PARIS – A country renowned for its cuisine is turning to pots and pans to express discontent with French President Emmanuel Macron’s pension reforms.
French demonstrations against raising the retirement age from 62 to 64 have morphed from lobbing paving stones, dodging tear gas and brandishing banners to something nearer the soul of the gastronomic nation: making noise by banging kitchen saucepans.
This very Gallic culinary cacophony — called the “casserolade” — began last week during a televised speech by Macron. Protesters gathered in over 400 spots in front of town halls and in the streets of Paris, Marseille, Toulouse, Strasbourg and beyond, in an effort to drown out his voice.
The pan beating took place across France once more Monday evening at 8 p.m., at the behest of ATTAC, an anti-capitalism activist group. From Lille, in the north, to Lyon, in the southeast, or Bayonne, in the southwest, groups of unhappy citizens took up their kitchen utensils in clanky protests.
Pots and pans were wielded earlier in the day to harass ministers on official outings, including Health Minister François Braun visiting a hospital in Poitiers and Education Minister Pap Ndiaye, who took a detour in Lyon to avoid dozens of demonstrators.
Reacting to the din, Macron proclaimed during his visit to Alsace last week that “it’s not saucepans that will make France move forward.”
Yet that only fanned the flames underneath the saucepan action. French cookware manufacturer Cristel went to Twitter to declare that it was now making stainless steel pans specifically to “advance” the nation.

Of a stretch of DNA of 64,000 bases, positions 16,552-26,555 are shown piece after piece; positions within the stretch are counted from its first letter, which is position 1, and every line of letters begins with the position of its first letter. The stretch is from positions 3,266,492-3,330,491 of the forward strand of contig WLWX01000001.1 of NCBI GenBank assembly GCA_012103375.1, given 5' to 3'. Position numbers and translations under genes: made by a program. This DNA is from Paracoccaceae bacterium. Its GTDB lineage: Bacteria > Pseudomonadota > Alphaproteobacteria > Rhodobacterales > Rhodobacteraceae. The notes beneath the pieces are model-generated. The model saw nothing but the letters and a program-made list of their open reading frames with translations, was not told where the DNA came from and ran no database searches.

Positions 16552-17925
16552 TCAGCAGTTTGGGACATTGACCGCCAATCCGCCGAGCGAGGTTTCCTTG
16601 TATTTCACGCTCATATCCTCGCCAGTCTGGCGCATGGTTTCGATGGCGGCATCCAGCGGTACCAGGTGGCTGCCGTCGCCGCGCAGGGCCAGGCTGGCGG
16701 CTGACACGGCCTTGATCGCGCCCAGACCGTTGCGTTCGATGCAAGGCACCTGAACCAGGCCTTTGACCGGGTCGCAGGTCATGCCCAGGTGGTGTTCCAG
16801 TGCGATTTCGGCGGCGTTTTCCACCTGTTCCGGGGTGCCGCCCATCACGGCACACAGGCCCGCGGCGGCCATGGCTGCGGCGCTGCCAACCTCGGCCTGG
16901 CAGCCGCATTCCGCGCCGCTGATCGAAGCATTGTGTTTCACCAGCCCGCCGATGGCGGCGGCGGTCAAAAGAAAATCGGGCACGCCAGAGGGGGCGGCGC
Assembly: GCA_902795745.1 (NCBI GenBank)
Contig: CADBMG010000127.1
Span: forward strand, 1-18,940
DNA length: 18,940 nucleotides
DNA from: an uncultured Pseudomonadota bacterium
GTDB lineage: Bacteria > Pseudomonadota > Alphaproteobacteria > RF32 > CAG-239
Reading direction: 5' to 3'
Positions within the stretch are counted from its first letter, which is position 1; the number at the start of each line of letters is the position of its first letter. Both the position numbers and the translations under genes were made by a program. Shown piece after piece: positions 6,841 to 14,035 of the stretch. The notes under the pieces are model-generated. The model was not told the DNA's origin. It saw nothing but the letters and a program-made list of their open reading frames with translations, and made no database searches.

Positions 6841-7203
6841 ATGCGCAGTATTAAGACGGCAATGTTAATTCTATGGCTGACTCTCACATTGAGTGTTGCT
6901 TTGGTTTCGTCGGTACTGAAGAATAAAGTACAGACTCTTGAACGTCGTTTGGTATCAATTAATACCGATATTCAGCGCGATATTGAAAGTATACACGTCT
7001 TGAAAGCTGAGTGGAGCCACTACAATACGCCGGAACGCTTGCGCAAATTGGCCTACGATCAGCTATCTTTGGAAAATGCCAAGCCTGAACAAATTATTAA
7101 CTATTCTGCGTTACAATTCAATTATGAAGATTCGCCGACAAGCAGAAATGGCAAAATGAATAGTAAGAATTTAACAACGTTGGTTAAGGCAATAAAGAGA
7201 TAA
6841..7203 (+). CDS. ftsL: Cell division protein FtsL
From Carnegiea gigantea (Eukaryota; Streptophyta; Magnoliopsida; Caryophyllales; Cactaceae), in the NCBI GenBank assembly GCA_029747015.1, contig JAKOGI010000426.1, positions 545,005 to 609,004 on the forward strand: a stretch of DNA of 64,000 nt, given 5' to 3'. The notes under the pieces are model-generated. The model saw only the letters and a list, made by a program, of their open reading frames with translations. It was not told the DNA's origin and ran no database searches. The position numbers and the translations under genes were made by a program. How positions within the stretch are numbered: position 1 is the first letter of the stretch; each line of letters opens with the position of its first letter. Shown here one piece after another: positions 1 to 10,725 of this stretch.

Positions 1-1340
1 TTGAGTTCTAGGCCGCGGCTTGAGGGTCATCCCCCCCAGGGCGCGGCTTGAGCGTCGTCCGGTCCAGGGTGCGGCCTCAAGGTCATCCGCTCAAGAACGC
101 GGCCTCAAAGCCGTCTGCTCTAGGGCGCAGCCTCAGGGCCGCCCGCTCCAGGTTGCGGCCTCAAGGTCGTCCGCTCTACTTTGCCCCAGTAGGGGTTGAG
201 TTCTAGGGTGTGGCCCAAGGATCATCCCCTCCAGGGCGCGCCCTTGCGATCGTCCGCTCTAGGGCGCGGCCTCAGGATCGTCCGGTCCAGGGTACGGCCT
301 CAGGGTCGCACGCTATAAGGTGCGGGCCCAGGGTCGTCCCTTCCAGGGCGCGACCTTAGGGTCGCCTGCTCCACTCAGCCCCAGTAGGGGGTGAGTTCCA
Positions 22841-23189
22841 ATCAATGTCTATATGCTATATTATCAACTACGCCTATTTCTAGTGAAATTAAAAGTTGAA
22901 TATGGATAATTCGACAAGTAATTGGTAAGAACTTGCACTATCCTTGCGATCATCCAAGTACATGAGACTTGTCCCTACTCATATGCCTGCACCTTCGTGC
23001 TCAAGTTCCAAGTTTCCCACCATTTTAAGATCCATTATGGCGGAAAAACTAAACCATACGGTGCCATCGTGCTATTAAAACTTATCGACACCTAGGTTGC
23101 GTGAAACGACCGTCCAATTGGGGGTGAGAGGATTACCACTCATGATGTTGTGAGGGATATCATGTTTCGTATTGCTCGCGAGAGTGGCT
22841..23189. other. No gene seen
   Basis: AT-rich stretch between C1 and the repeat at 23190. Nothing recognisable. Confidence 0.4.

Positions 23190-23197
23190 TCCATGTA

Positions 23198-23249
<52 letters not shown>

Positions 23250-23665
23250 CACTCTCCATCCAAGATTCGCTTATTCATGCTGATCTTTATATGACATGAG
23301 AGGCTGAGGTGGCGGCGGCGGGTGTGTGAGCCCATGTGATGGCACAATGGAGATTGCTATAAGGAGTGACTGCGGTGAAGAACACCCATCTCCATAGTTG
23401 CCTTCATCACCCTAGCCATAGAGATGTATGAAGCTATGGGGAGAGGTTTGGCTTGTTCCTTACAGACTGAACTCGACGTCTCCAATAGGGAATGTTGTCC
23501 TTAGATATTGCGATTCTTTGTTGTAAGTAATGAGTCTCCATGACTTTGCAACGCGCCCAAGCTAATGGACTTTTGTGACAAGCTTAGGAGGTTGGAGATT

Such a culinary battle cry may sound like an unusual way to voice discontent, yet in France it is a tradition that goes back hundreds of years.
During the July Monarchy of 1830, Republicans wishing to oust King Louis-Philippe beat pots and utensils to express dissent against “the state apparatus,” historian Emmanuel Fureix told France Culture radio.
At that time when there were only 200,000 voters in the country, the saucepan was the mode of expression of those who had no voice, he added. Fureix said that beating saucepans first originated in the Middle Ages, in the popular tradition of the charivari, where a concert of saucepans, rattles, cries and whistles was customary to express disapproval of an ill-assorted marriage.
France has already drawn attention for its creative protests against the retirement law.
Last week, disused gas and electricity meters were dumped in front of a regional administration building in Marseille by striking energy workers, while a street artist in Paris turned dozens of uncollected trash bins into sculptures.
Polls consistently show a majority of French people are opposed to the pension reform, which Macron says is needed to keep the retirement system afloat as the population ages. Protesters who have been out in force in their millions since January are also angry at Macron himself and his presidency, which they see as threatening France’s worker protections and favoring big business.